Determinator: The vine creature is perfectly inert - until someone touches it, at which point nothing will stop it from infecting them and drinking their blood. The Mayans know this, and ruthlessly quarantine or Mercy Kill anyone that touches the vines - even one of their own children.
The End... Or Is It?: In an alternate ending, Amy escapes the Mayan quarantine only to be killed as the vines burst out of her body. A gravekeeper later hears someone whistling his own tune back at him and sees the ivy flowers growing around her headstone. The ending shown also could qualify as this; Amy did touch the vines, but doesn't seem infected...or is she? If so, wherever she ends up is going to be in a world of hurt very, very quickly.
Good All Along: The armed band of natives. At first, they seem like murderous villains from the point of view of the protagonists, but the real Big Bad is the vine-creature, which efficiently infects anything it touches with itself. The protagonists really shouldn't be allowed to leave the ruins alive, but mercy-killing them all — the most logical action — would make for a very short movie.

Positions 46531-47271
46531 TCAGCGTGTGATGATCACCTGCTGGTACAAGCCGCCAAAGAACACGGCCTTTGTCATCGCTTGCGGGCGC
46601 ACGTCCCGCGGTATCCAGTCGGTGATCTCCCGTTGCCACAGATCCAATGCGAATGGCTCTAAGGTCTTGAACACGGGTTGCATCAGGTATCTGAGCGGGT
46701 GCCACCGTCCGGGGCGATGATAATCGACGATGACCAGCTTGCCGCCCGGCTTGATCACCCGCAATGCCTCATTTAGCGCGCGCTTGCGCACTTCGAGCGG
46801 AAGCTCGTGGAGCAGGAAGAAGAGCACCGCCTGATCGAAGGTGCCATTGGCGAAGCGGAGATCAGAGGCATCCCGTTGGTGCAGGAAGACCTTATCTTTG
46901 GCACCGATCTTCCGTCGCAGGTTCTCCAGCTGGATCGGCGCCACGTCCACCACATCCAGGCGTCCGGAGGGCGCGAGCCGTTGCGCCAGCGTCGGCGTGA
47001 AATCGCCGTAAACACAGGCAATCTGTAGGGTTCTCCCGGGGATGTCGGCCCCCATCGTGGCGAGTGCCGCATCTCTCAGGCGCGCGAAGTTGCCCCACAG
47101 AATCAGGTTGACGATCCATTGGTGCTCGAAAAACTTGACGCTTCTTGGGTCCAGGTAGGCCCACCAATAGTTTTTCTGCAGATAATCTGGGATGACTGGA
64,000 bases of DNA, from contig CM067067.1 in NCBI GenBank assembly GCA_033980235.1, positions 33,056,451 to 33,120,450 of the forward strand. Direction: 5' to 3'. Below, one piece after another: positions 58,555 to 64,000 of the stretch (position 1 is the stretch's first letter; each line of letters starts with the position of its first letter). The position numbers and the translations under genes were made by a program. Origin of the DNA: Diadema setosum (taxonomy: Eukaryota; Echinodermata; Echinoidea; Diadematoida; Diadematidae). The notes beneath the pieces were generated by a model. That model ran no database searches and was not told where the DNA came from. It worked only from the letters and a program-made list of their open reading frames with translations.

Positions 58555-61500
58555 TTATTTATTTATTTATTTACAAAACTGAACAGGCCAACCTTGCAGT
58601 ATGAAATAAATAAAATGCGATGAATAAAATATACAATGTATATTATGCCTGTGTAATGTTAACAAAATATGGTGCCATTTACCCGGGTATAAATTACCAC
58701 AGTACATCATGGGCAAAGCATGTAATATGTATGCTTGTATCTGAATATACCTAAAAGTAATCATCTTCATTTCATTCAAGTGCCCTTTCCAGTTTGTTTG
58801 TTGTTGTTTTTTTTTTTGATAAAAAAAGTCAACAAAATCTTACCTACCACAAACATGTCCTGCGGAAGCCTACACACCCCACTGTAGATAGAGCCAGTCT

Gorn: This movie's swimming in it. Special examples:
You may not be squeamish, but you will feel physically ill during the leg-amputation scene.
Or when they tug the vines out of their open wounds.
Heavy on the amateur surgery, including Stacy filleting her leg on-screen trying to get at nonexistent vines, having been driven to it by the Madness Mantra below.
Heroic Sacrifice - In the film, Jeff distracts the Mayans long enough for Amy to get away, and gets shot to death for his troubles.
It Can Think: The unfortunate campers realize the plant-like entity they're trapped with is mimicking their voices to lure them into a trap. It also mimics a cell phone ringtone further inside the ruin because it knows humans will go to that noise. When it learns of one girl's strong desire to cut herself, it proceeds to repeat her own words to her "I want to cut, I want to cut I want to cut IWANTTOCUT!"